I’m not sure, but I do think too much emphasis has been placed on his problems (as in the VH-1 Behind the Music show on him), so hopefully this book redresses that and provides a more balanced look at his life.
And in the same way, what is the most important thing to your knowledge that you feel people DON’T know about Andy and his story, that they should know?
In terms of his personality, his kindness and generosity, which so many of his friends told me about. Professionally, he was extremely versatile and successful at everything he tried–records, TV, large concerts, Las Vegas nightclub shows, and musical theater (Pirates of Penzance, Something’s Afoot, Joseph and the Amazing Technicolor Dreamcoat).
After learning as much as much as you have about Andy, do you feel that if he had been anyone else, his path might have turned out differently? He wouldn’t have had the brothers’ experience to help him, but he also wouldn’t have felt their legacy hanging over him. Do you feel that his addictive personality would have remained an issue regardless?
I really can’t say, but his insecurities as the little brother of the Bee Gees definitely contributed to his addictions, although I don’t think they were the sole cause.
If you had to do it all over again, would you change anything about how you approached preparing your book?
I would have liked to have traveled to some of the places Andy lived and spent a lot of time, but the pandemic made that pretty much impossible.
Twitter Question from Kay ~ I would like to know if Andy felt like he had a “home.” He lived in so many places. I’ve wondered why his grave is in Los Angeles.
Right after Andy died (in England), Dick Ashby said that he thought Andy‘s heart was either in Miami or L.A. But Andy also often spoke fondly of Australia. As for why his grave is in L.A., I didn’t write this in the book because I am not 100% sure it’s true, but I heard that Hugh (Andy‘s father) wanted him buried there. Hugh and Barbara lived nearby in Woodland Hills (in the San Fernando Valley) at the time.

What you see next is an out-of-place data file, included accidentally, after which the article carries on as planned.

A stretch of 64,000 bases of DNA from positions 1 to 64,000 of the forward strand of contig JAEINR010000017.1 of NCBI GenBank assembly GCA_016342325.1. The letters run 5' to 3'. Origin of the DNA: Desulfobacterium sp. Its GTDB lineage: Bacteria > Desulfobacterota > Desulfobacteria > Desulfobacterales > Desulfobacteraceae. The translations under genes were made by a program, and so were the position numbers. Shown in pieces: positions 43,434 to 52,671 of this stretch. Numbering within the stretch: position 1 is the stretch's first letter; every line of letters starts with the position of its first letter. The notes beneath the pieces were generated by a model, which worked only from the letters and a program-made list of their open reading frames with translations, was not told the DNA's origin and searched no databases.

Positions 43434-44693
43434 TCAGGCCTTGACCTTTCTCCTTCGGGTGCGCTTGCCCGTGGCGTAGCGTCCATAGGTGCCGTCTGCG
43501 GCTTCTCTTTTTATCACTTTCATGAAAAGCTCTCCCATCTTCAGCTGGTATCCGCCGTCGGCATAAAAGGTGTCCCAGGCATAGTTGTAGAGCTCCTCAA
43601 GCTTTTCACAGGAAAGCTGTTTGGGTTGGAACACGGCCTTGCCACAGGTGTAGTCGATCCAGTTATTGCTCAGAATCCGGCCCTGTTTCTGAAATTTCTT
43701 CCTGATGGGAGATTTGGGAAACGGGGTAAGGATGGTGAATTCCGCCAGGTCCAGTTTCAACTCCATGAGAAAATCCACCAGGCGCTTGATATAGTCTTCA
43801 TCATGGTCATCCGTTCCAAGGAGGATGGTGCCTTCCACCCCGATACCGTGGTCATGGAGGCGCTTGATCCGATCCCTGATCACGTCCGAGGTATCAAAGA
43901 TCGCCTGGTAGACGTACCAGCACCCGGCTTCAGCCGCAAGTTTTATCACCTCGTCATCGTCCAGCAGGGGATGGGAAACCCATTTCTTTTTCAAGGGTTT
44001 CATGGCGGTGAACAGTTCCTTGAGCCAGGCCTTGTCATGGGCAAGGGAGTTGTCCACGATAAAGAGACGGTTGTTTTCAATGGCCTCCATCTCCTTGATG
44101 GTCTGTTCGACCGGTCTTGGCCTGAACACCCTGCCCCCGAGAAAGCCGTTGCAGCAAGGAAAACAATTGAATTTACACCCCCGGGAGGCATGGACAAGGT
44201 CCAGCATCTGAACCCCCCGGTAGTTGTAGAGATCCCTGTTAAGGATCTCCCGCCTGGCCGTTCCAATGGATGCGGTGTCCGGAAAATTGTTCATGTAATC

I knew about him growing up, and, you’re absolutely right, he needed one. That was why I wrote it–it seemed long overdue. There have been, of course, numerous books about the Bee Gees, but not about Andy before (except a slim, teen-magazine type of bio in 1979, which is still listed on Amazon). His impact and legacy certainly warrant a biography.
Is there anything else you’d like to share?
I’d like to thank all of Andy‘s friends and associates who shared their memories (and in some cases, photos) with me. Without their help, there would be no book.
How may we find out more about your books?
I have an Amazon author page that lists all my books.
Now, here is a fun little thing I like to call…
What’s your favorite getaway?
Favorite guilty pleasure?
What three people (dead or alive) would you invite to a dinner party?
I certainly would love the chance to talk to Andy after spending so much time on the book. And I think Robin and Maurice would have both been interesting to meet, too. A number of people who I interviewed for the book mentioned what a fun-loving guy Mo was.
Favorite food indulgence?
Boring healthy things lol
Do you believe in ghosts or aliens?
Not really, yet I read and heard many stories about Andy‘s family and friends encountering his ghost in the year or so after he died, so who knows?
THANK YOU, Matthew, for taking time to discuss your work and your new book, Arrow Through The Heart: The Biography of Andy Gibb! Anyone looking for a copy may just click on the title listed here and it will take you to the Amazon page!
I thought it only fitting to end this Feature with Andy‘s song, from which the title of the book came from. Take a listen to Andy Gibb and Arrow Through The Heart as featured on the Mythology Box Set…